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Vaccine. 2014 Sep 8;32(40):5212-20. doi: 10.1016/j.vaccine.2014.07.050. Epub 2014 Jul 26.

Fc receptor-targeting of immunogen as a strategy for enhanced antigen loading, vaccination, and protection using intranasally administered antigen-pulsed dendritic cells.

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Center for Immunology and Microbial Disease, 47 New Scotland Avenue, MC-151, Albany Medical College, Albany, NY 12208, United States.
Regeneron Pharmaceuticals, 777 Old Saw Mill River Road, Tarrytown, NY 10591, United States.
Center for Immunology and Microbial Disease, 47 New Scotland Avenue, MC-151, Albany Medical College, Albany, NY 12208, United States. Electronic address:


Dendritic cells (DCs) play a critical role in the generation of adaptive immunity via the efficient capture, processing, and presentation of antigen (Ag) to naïve T cells. Administration of Ag-pulsed DCs is also an effective strategy for enhancing immunity to tumors and infectious disease organisms. Studies have also demonstrated that targeting Ags to Fcγ receptors (FcγR) on Ag presenting cells can enhance humoral and cellular immunity in vitro and in vivo. Specifically, our studies using a Francisella tularensis (Ft) infectious disease vaccine model have demonstrated that targeting immunogens to FcγR via intranasal (i.n.) administration of monoclonal antibody (mAb)-inactivated Ft (iFt) immune complexes (ICs) enhances protection against Ft challenge. Ft is the causative agent of tularemia, a debilitating disease of humans and other mammals and a category A biothreat agent for which there is no approved vaccine. Therefore, using iFt Ag as a model immunogen, we sought to determine if ex vivo targeting of iFt to FcγR on DCs would enhance the potency of i.n. administered iFt-pulsed DCs. In this study, bone marrow-derived DCs (BMDCs) were pulsed ex vivo with iFt or mAb-iFt ICs. Intranasal administration of mAb-iFt-pulsed BMDCs enhanced humoral and cellular immune responses, as well as protection against Ft live vaccine strain (LVS) challenge. Increased protection correlated with increased iFt loading on the BMDC surface as a consequence of FcγR-targeting. However, the inhibitory FcγRIIB had no impact on this enhancement. In conclusion, targeting Ag ex vivo to FcγR on DCs provides a method for enhanced Ag loading of DCs ex vivo, thereby reducing the amount of Ag required, while also avoiding the inhibitory impact of FcγRIIB. Thus, this represents a simple and less invasive strategy for increasing the potency of ex vivo-pulsed DC vaccines against chronic infectious diseases and cancer.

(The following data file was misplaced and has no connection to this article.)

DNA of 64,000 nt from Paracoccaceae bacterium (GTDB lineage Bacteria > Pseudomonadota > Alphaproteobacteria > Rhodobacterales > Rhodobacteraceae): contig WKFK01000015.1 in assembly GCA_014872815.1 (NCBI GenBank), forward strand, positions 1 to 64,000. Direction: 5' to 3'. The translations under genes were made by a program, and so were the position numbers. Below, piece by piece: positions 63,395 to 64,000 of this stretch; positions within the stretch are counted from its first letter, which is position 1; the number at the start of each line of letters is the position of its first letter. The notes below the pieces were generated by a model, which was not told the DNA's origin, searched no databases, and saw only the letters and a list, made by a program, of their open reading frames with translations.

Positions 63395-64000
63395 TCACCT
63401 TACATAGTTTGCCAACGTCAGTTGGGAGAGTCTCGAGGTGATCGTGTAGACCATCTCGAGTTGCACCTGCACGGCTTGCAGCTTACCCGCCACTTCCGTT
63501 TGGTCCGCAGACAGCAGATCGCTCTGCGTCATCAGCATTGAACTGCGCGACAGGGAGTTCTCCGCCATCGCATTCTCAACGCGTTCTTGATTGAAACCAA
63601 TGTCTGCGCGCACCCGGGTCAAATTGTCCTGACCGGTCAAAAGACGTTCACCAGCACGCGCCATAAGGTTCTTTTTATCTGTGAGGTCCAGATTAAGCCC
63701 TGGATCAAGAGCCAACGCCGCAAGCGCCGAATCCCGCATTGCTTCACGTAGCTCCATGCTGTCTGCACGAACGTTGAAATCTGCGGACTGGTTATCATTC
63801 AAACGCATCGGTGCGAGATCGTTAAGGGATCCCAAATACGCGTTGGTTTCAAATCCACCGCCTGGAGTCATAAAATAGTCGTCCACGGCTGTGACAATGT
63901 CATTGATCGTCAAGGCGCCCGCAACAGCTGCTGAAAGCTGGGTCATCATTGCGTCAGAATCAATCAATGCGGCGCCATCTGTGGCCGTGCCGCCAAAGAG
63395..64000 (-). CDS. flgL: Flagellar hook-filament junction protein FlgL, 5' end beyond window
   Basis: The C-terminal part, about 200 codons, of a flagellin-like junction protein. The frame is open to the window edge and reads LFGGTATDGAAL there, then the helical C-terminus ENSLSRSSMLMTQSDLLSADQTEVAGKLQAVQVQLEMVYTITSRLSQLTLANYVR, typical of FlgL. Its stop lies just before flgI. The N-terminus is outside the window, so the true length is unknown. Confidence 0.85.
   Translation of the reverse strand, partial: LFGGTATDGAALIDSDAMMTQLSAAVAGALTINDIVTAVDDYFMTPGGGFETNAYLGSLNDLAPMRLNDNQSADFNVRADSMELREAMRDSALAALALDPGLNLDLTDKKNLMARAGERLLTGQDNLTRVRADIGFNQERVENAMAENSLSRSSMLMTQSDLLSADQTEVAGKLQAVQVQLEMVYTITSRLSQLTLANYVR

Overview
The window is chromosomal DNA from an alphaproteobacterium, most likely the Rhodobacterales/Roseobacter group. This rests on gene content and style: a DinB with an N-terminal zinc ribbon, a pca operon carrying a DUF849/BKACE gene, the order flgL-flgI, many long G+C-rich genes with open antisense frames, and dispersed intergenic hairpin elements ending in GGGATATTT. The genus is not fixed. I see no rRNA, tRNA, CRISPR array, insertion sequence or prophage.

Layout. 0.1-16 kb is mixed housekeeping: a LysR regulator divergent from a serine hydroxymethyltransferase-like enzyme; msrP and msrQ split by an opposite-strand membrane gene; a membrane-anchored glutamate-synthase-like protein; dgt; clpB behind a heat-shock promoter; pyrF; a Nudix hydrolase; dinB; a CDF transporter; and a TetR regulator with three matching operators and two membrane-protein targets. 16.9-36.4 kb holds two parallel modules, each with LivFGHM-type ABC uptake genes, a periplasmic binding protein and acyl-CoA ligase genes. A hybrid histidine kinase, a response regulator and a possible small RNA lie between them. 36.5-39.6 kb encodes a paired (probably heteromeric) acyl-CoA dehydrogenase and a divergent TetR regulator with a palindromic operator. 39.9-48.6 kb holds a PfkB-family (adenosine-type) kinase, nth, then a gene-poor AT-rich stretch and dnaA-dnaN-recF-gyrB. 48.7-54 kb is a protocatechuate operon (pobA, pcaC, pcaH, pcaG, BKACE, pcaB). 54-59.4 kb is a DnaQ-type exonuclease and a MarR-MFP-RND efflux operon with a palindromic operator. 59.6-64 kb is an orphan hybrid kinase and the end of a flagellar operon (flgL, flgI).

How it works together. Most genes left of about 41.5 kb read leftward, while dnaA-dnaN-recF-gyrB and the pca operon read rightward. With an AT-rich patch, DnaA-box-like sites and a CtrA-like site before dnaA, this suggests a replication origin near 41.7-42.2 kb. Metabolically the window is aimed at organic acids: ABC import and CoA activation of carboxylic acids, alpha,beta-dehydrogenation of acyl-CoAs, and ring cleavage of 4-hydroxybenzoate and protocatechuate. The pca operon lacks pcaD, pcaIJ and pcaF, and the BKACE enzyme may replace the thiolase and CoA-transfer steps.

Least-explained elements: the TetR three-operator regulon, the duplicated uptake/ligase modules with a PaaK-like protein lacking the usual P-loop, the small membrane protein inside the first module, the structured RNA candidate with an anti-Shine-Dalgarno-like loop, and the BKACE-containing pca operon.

Cancer; Chronic infection; Dendritic cell vaccine; Fcγ receptor-targeted vaccine; Intranasal vaccine; Vaccine platform

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